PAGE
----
Online Edition – March 2006, Vol. XII, No. 1
Selected Quotes on Sacred Song 1963-2003
The musical tradition of the universal Church is a treasure of inestimable value, greater even than that of any other art. The main reason for this pre-eminence is that, as sacred song united to the words, it forms a necessary or integral part of the solemn Liturgy.… [S]acred music is to be considered the more holy in proportion as it is more closely connected with the liturgical action, whether it adds delight to prayer, fosters unity of minds, or confers greater solemnity upon the sacred rites. Sacrosanctum Concilium 112 (1963)
Religious singing by the people is to be intelligently fostered so that in devotions and sacred exercises, as also during liturgical services, the voices of the faithful may ring out according to the norms and requirements of the rubrics.
Sacrosanctum Concilium 118 (1963)
The episcopal conferences have had the weighty responsibility of preparing the translations of the liturgical books. Immediate need occasionally led to the use of provisional translations, approved ad interim. But now the time has come to reflect upon certain difficulties that have subsequently emerged, to remedy certain defects or inaccuracies, to complete partial translations, to compose or approve chants to be used in the Liturgy, to ensure respect for the texts approved and lastly to publish liturgical books in a form that both testifies to the stability achieved and is worthy of the mysteries being celebrated. — Pope John Paul II — Vicesimus Quintus Annus 20 (25th Anniversary of SC, December 4, 1988)
Hymns and sacred music have an essential role in reinforcing everyone’s communion, in a form very sensitive to the acceptance and assimilation of the word of God, through the unity of prayer. The biblical importance of singing, the vehicle of wisdom, is well known “Psallite sapienter”, the psalmist says (Ps 47 :8). See to it that beautiful hymns based on worthy texts and in harmony with a meaningful content are chosen and composed. Even more generally than the hymn properly so-called, liturgical music has the evocative capacity to interweave theological meaning and a sense of formal beauty and poetic insight. — Pope John Paul II — Ad limina address to the bishops of France “On the Pastoral Care of the Liturgy” (March 8, 1997)
It is important to devote attention to the songs used by the assembly, since singing is a particularly apt way to express a joyful heart, accentuating the solemnity of the celebration and fostering the sense of a common faith and a shared love. Care must be taken to ensure the quality, both of the texts and of the melodies, so that what is proposed today as new and creative will conform to liturgical requirements and be worthy of the Church’s tradition which, in the field of sacred music, boasts a priceless heritage. — Pope John Paul II — Dies Domini 50 (May 31, 1998)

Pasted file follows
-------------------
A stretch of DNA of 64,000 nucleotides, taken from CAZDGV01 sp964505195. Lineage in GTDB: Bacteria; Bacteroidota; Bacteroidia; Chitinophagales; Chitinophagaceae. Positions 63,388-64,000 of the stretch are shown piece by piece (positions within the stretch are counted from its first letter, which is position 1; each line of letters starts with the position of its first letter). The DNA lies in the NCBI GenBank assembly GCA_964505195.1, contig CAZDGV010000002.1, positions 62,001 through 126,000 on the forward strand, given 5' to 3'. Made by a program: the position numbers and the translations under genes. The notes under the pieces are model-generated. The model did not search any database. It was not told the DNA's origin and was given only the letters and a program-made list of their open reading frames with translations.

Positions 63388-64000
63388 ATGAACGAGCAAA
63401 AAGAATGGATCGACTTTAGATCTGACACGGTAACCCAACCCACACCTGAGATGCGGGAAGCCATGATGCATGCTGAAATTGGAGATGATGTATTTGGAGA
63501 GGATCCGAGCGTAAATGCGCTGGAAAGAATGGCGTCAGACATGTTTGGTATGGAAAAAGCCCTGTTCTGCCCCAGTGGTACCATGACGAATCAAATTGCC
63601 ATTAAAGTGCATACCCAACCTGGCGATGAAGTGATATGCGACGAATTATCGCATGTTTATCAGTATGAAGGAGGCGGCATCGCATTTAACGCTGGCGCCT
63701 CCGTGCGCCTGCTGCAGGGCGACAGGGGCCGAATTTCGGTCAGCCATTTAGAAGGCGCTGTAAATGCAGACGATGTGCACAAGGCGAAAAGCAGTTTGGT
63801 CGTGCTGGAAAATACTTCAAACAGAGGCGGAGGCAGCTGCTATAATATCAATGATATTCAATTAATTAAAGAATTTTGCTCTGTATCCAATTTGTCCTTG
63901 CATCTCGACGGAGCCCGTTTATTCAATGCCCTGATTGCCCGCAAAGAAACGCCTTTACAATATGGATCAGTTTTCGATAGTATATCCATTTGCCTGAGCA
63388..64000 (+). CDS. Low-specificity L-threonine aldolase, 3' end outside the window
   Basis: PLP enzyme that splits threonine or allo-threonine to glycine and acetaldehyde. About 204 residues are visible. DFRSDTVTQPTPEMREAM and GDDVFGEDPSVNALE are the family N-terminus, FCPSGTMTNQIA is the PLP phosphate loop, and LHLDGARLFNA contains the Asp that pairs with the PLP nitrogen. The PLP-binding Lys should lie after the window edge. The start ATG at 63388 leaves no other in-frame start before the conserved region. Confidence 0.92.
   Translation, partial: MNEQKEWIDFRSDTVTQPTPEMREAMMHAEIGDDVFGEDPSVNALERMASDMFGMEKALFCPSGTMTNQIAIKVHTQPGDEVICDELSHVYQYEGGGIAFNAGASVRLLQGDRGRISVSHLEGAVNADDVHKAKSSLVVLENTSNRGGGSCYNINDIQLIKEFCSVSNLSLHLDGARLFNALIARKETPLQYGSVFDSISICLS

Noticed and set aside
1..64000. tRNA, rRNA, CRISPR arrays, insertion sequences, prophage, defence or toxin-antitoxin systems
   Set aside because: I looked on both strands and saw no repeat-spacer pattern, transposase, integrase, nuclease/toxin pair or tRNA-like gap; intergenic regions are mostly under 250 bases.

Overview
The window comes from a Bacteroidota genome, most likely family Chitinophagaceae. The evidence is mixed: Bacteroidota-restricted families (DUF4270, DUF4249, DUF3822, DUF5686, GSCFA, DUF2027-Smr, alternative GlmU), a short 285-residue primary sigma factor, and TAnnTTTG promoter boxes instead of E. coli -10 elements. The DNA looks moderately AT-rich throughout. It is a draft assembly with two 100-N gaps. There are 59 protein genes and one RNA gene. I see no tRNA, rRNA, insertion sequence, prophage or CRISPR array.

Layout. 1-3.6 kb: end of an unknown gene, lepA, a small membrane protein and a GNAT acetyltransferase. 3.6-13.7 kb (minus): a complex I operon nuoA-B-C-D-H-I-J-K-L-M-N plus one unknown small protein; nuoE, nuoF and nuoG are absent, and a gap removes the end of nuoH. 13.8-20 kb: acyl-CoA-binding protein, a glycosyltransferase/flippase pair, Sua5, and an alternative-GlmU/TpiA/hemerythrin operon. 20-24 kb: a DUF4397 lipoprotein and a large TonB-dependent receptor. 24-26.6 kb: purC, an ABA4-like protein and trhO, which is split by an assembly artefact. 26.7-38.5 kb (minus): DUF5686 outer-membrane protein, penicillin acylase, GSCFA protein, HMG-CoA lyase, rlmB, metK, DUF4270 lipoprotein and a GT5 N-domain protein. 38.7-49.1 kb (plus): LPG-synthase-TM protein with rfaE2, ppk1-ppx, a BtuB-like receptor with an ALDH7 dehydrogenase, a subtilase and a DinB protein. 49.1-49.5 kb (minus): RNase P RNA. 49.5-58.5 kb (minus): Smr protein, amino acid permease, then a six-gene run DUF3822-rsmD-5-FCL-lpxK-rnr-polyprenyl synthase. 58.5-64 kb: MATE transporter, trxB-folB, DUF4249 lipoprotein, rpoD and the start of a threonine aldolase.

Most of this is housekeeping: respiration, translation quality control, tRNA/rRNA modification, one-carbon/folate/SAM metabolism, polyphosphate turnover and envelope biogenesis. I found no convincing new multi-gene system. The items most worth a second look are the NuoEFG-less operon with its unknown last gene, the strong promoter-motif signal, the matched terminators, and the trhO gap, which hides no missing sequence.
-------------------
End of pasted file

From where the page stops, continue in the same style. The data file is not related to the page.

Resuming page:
Sung texts and liturgical hymns have a particular importance and efficacy. Especially on Sunday, the “Day of the Lord”, the singing of the faithful gathered for the celebration of Holy Mass, no less than the prayers, the readings and the homily, express in an authentic way the message of the Liturgy while fostering a sense of common faith and communion in charity. If they are used widely by the faithful, they should remain relatively fixed so that confusion among the people may be avoided. Within five years from the publication of this Instruction, the Conferences of Bishops, necessarily in collaboration with the national and diocesan Commissions and with other experts, shall provide for the publication of a directory or repertory of texts intended for liturgical singing. This document shall be transmitted for the necessary recognitio to the Congregation for Divine Worship and the Discipline of the Sacraments. — Liturgiam authenticam 108 (March 28, 2001)
I urge the bishops and the Congregation to make every effort to insure that liturgical translations are faithful to the original [texts] of the respective typical editions in the Latin language. A translation, in fact, is not an exercise in creativity, but a meticulous task of preserving the meaning of the original without changes, omissions or additions. — Pope John Paul II — Address to Congregation for Divine Worship, 6 (September 21, 2001)
It is not, of course, a question of imitating Gregorian chant but rather of ensuring that new compositions are imbued with the same spirit that inspired and little by little came to shape it. Only an artist who is profoundly steeped in the sensus Ecclesiae can attempt to perceive and express in melody the truth of the Mystery that is celebrated in the Liturgy.… Renewed and deeper thought about the principles that must be the basis of the formation and dissemination of a high-quality repertoire is therefore required. Only in this way will musical expression be granted to serve appropriately its ultimate aim, which is “the glory of God and the sanctification of the faithful”. — Pope John Paul II — Chirograph on Sacred Music, 12 (November 22, 2003).